Many triathletes fall into the trap of training at one pace. They’re of the mentality that if they don’t work up a sweat, the session’s redundant. This is a surefire way for your performance to plateau. Broadly speaking, you should spend around 80-90% of your training at pretty easy intensity with the remainder hard. And when we say hard, we mean lungs-bursting and sweat-pouring hard. This so-called ideal has recently been supported in the labs by leading sports scientists Carsten Lundby and Robert Jacobs.
“Our research has identified the most powerful individual physiological marker predictive of endurance performance is skeletal muscle oxidative capacity,” explains Jacobs. “This comes down to the mitochondria in your cells. Our lab also observed the greatest alterations in mitochondrial function and improvement occurs in response to high-intensity interval training.”
Mitochondria are your power plants. They’re found in most cells, including muscles, and generate the energy for cells to perform their multiple roles, primarily through glucose and fat metabolism. What Jacobs and Lundby have highlighted is just how important they are to speed, stamina and power, primarily by showing how mitochondria grow [more on how mitochondria grow in the Mitochondria Biogenesis illustration below].
Jacobs and Lundby showed that mitochondria adapt to very specific training. For instance, the researchers illustrated that when healthy volunteers undertook six weeks of endurance training, volume of mitochondria expanded by 46% to increase fat oxidation. Conversely, intense exercise – for instance, repeated 60sec efforts of high-intensity swimming, cycling or running at a workload corresponding to peak power – induces what’s termed ‘global improvements in respiratory capacity’. This includes well-known physiological terms like lactate threshold.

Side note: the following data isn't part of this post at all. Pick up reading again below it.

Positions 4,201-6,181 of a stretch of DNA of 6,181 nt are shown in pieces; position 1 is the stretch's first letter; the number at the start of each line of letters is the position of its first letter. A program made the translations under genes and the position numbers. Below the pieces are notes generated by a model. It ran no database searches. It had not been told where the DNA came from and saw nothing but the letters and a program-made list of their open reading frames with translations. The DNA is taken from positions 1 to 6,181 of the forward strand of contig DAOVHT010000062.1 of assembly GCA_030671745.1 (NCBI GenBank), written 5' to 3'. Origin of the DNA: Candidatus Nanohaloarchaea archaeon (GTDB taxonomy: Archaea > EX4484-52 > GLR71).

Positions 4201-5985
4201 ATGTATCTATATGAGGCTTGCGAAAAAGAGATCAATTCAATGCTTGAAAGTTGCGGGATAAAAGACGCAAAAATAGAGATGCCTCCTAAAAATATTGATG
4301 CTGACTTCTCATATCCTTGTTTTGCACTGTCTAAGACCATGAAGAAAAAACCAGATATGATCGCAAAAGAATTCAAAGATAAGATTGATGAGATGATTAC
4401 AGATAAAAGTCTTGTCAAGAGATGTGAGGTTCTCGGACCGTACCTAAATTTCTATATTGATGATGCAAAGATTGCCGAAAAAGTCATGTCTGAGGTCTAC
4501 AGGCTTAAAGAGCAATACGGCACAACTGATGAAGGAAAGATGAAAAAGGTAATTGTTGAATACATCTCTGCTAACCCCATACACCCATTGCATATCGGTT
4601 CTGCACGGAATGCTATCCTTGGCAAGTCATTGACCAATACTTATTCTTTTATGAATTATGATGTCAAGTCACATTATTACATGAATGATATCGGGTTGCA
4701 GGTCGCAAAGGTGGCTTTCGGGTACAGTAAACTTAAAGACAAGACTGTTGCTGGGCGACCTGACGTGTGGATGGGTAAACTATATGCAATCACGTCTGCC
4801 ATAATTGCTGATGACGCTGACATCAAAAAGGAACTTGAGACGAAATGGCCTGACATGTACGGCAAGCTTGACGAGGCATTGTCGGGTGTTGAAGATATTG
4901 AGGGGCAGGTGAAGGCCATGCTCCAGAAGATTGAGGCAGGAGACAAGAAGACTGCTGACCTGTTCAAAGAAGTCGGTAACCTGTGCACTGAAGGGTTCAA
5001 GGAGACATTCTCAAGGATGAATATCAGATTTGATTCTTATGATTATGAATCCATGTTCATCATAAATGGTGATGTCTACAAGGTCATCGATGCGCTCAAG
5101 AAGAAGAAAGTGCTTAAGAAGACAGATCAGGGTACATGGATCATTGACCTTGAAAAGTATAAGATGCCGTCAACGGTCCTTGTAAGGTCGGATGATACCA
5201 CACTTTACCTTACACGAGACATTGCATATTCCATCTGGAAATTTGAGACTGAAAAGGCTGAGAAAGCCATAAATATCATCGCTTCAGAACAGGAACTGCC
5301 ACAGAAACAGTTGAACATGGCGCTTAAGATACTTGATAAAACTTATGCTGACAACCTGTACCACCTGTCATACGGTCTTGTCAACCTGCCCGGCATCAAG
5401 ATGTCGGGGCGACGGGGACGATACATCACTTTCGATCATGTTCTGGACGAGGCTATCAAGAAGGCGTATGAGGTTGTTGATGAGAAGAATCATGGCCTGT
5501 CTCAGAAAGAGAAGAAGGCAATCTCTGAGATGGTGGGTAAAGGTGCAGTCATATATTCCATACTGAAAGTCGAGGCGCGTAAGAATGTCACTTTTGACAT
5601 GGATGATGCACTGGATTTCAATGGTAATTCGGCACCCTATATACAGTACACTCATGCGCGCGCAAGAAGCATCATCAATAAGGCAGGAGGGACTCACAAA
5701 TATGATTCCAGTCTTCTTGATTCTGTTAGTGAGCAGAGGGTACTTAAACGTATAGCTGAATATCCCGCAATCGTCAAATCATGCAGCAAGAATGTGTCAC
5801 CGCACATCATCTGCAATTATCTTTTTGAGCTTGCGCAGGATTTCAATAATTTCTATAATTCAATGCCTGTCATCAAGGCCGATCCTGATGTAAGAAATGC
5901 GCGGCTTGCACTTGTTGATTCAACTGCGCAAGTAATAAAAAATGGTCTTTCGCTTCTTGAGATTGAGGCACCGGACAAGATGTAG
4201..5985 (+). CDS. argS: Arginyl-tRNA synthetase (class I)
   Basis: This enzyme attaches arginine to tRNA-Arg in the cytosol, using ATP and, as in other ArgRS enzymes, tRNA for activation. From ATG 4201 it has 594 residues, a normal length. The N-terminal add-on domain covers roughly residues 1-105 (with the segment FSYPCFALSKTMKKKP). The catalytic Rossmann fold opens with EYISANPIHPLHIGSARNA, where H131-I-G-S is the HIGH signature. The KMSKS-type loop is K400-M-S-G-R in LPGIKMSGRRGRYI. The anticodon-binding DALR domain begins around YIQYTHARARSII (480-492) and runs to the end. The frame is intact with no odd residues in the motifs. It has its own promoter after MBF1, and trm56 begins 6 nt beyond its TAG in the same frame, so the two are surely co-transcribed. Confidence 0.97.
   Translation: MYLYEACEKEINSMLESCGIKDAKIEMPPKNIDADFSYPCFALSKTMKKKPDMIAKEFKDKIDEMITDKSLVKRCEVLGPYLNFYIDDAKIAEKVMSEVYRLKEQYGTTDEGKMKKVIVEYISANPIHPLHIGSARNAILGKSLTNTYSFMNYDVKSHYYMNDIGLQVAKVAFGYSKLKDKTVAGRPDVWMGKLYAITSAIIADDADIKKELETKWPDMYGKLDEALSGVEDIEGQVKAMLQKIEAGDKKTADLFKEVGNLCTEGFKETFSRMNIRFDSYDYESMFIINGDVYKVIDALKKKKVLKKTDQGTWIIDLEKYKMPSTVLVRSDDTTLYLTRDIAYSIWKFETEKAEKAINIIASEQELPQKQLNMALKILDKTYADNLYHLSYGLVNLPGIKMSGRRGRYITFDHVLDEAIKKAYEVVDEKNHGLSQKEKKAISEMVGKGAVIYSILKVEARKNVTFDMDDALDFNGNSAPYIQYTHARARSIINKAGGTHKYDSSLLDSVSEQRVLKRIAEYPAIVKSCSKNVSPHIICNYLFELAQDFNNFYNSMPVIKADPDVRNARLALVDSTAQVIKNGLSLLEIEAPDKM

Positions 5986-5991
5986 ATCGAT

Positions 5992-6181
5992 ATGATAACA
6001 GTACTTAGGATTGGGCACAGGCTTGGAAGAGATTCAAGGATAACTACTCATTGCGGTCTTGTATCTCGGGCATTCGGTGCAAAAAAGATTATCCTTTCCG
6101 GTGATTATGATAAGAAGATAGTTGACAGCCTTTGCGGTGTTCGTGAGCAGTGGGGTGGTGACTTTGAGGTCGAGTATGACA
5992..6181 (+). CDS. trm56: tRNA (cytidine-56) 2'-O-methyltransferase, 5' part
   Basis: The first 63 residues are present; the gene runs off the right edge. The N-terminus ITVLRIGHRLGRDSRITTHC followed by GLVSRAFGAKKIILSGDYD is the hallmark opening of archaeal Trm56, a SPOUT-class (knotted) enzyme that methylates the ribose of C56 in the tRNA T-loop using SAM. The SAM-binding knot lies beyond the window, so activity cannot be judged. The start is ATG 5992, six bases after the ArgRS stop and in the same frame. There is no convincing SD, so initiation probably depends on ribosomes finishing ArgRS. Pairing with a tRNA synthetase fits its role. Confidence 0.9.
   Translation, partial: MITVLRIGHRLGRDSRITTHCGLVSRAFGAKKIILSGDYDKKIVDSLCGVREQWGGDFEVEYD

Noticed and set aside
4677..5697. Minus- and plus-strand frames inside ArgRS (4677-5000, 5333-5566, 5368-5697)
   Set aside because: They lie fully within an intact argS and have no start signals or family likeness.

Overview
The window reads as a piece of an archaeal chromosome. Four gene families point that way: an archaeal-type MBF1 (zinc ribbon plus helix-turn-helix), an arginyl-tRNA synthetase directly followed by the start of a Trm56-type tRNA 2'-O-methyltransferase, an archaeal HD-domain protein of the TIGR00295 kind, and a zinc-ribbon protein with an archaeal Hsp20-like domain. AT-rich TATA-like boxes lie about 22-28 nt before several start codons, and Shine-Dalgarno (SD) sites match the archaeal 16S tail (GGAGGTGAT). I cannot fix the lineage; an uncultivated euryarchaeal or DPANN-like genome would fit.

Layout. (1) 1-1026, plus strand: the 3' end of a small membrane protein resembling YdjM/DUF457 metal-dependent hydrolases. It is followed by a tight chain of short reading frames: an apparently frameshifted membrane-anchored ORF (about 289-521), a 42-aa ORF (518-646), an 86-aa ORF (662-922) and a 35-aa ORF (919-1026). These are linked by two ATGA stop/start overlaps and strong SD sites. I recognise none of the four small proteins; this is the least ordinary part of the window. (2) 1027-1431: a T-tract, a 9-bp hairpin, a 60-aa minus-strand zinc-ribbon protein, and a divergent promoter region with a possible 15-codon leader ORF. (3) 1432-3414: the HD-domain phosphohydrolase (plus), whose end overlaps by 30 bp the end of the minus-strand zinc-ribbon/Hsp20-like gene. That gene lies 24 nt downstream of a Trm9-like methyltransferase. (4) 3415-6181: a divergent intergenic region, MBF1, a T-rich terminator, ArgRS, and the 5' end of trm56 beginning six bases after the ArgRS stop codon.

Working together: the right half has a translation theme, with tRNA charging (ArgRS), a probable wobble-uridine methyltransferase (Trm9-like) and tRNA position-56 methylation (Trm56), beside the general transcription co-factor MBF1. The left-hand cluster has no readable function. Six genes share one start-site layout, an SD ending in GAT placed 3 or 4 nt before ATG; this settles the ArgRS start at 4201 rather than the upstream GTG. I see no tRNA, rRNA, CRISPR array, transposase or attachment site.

“Our data highlights the importance of altering the intensity and/or duration within an exercise training programme, particularly when training for endurance events,” says Jacobs. “Basically, it maximises skeletal muscle mitochondrial function and increases exercise performance.”
This research could change the whole lexicon of training. No longer will you train your VO2max – you’ll look to increase mitochondrial volume. Increase speed? Not any more. It’ll all be about improving skeletal respiratory capacity. This might sound flippant but this focus on mitochondria and triathlon performance does have potential benefits….
Protein strengthens mitochondria, helping growth and so increasing power production, so ensure you eat sufficient protein post-exercise. As a general rule, have 1.2g/kg per day if exercising 1-1.5hrs; 1.4g/kg/day for 2-4hrs; and 1.7g/kg/day for more than 4hrs.
Training with low glycogen levels – like before breakfast – activates significant numbers of signalling proteins that promote an endurance phenotype; in other words, your mitochondria will increase in volume to burn more fat.
Studies have shown ingestion of vitamin C post-exercise decreases mitochondria biogenesis (growth) and hampers training-induced adaptation, so stay off the oranges post-session.
Jacobs and Larsen showed that mitochondrial volume initially increases through swelling. If regular exercise continues, and at varying intensities, mitochondrial volume increases via ‘length expansion’. This’ll result in greater energy production at different intensities of tri, meaning you race faster.